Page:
• The 2006 census  shows that nearly four per cent of all marriages in Canada involve a visible minority and a non-visible minority (or a different visible minority) partner. While the actual numbers are low, they represent a 55 per cent increase since 1981 and overall intermarriage rate is one of the highest in the world.
  • The 2011 Canadian census data showed that married couples make up 67 per cent of all families. It was 83 per cent in 1981.
  • The number of same-sex married couples nearly tripled between 2006 and 2011, reflecting the first five-year period for which same-sex marriage has been legal across the country.

For more interesting facts about Canadian families, see the Stats Can web site. You may also wish to read Canadian Families Today: New Perspectives, edited by David Cheal and Patrizia Albanese, published in 2014 by Oxford University Press.

If you have any comments on these or other statistics concerning Canadian families, I would love to hear from you.  Please send a message in the Reply Box below.   

How kids change your lives: The 8 seasons of parenthood

Who would have guessed it!  Not only do we parents affect our kids, our kids affect us!  “The Eight Seasons of Parenthood”, by authors Barbara C. Unell and Jerry L. Wyckoff, examines how kids affect their parents and help determine their identity.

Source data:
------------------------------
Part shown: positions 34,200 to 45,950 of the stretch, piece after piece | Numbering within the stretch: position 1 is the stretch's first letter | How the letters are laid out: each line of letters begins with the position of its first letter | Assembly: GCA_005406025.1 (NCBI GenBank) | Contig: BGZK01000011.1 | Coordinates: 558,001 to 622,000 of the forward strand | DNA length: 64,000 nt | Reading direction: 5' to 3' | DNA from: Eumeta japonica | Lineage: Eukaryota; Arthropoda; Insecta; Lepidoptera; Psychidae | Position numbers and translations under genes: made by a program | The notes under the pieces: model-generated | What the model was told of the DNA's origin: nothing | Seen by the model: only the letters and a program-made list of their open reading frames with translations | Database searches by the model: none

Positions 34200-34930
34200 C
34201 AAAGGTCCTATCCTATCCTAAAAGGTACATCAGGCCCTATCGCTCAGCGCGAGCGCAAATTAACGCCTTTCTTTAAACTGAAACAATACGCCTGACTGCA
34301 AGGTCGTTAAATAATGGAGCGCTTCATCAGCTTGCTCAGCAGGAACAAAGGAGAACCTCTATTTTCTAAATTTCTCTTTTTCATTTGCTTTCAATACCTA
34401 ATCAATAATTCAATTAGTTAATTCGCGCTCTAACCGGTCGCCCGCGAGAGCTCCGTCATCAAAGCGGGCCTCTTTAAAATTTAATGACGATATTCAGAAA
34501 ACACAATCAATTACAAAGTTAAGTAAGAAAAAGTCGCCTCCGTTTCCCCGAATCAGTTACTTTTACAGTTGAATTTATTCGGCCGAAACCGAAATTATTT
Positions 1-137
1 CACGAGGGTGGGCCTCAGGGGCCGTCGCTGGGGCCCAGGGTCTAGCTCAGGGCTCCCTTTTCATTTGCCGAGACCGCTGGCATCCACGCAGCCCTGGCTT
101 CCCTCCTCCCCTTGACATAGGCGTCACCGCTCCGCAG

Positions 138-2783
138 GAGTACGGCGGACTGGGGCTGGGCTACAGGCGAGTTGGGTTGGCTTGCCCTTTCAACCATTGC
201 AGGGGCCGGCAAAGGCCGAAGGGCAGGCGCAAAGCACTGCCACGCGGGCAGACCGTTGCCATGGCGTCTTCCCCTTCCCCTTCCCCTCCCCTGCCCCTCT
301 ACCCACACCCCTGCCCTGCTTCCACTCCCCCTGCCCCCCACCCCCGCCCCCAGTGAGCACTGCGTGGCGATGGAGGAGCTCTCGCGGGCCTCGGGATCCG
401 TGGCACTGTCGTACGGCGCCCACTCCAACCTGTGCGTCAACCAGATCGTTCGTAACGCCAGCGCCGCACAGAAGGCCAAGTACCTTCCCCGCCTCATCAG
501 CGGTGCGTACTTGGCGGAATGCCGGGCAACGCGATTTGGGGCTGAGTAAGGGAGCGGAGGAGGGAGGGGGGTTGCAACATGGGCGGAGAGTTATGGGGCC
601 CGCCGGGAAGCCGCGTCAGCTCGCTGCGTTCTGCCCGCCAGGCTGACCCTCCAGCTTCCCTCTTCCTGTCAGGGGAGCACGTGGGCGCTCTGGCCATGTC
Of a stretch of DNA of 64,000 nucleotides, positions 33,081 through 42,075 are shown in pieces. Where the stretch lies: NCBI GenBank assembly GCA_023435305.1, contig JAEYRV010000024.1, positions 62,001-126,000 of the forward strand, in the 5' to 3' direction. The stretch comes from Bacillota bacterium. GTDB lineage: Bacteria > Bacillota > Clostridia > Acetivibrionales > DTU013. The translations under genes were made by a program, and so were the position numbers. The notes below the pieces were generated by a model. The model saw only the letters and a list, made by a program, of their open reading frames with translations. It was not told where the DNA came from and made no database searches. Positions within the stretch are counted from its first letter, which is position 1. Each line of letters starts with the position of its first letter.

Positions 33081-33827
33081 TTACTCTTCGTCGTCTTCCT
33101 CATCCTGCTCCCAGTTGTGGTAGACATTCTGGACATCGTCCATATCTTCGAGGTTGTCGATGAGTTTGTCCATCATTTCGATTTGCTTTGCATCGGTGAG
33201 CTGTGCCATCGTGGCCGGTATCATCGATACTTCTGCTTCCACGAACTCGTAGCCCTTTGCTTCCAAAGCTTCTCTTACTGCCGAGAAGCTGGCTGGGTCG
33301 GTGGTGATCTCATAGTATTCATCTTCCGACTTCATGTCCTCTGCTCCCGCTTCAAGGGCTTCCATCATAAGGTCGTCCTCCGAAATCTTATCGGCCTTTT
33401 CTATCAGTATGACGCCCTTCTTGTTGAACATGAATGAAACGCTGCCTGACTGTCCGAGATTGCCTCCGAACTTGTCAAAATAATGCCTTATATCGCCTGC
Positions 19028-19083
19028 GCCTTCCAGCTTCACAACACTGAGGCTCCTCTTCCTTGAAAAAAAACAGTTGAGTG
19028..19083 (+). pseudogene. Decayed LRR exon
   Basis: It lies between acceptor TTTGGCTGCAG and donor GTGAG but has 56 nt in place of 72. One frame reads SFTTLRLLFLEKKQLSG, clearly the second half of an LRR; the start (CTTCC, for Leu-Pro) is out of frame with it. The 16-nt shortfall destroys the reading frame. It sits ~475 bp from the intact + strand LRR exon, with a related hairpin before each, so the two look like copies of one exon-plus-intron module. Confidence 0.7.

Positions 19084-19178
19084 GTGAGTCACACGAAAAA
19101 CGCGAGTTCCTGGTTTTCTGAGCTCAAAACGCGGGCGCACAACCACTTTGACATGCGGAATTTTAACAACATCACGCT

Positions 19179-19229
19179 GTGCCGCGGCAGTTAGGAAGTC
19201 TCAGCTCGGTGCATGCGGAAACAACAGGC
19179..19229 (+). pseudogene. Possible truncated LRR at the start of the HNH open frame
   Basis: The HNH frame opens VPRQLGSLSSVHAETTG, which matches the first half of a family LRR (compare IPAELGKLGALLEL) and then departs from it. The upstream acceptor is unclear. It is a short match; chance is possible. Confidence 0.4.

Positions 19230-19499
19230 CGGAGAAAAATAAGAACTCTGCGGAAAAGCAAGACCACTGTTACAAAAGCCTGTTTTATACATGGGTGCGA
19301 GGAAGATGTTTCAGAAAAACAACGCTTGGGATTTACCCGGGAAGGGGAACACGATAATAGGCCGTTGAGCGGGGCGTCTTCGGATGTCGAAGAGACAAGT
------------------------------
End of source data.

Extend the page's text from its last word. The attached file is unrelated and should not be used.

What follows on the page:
The eight seasons start with pregnancy, the “Celebrity“, and end with the “Rebounder”, when parents accept parent/child role reversal as they decline and die.  The authors interviewed hundreds of parents for their book.

Of interest to parents of adult children are the last three chapters of the book.

The “Family Remodeler” describes the period when children first leave home and their parents remodel their families and redefine their lives.   Read More

Avoiding resentment: Cottage life with adult kids

Michael Carson photo

Michael Carson photo

Whether your cottage is little more than a big tent on a small campground (we owned one of those for years) or a five star all season holiday house, issues with allowing your adult children to use the cottage invariably crop up.

As cottage season comes to a close, I’m reflecting on how we managed this year.

We love having our kids and their spouses and their friends at our cottage, but it’s important that my husband and I don’t end up as servants in our own place. There is nothing worse than cleaning up after your adult kids and it is a complaint I hear often from cottage owners. The sound of resentment is not pretty.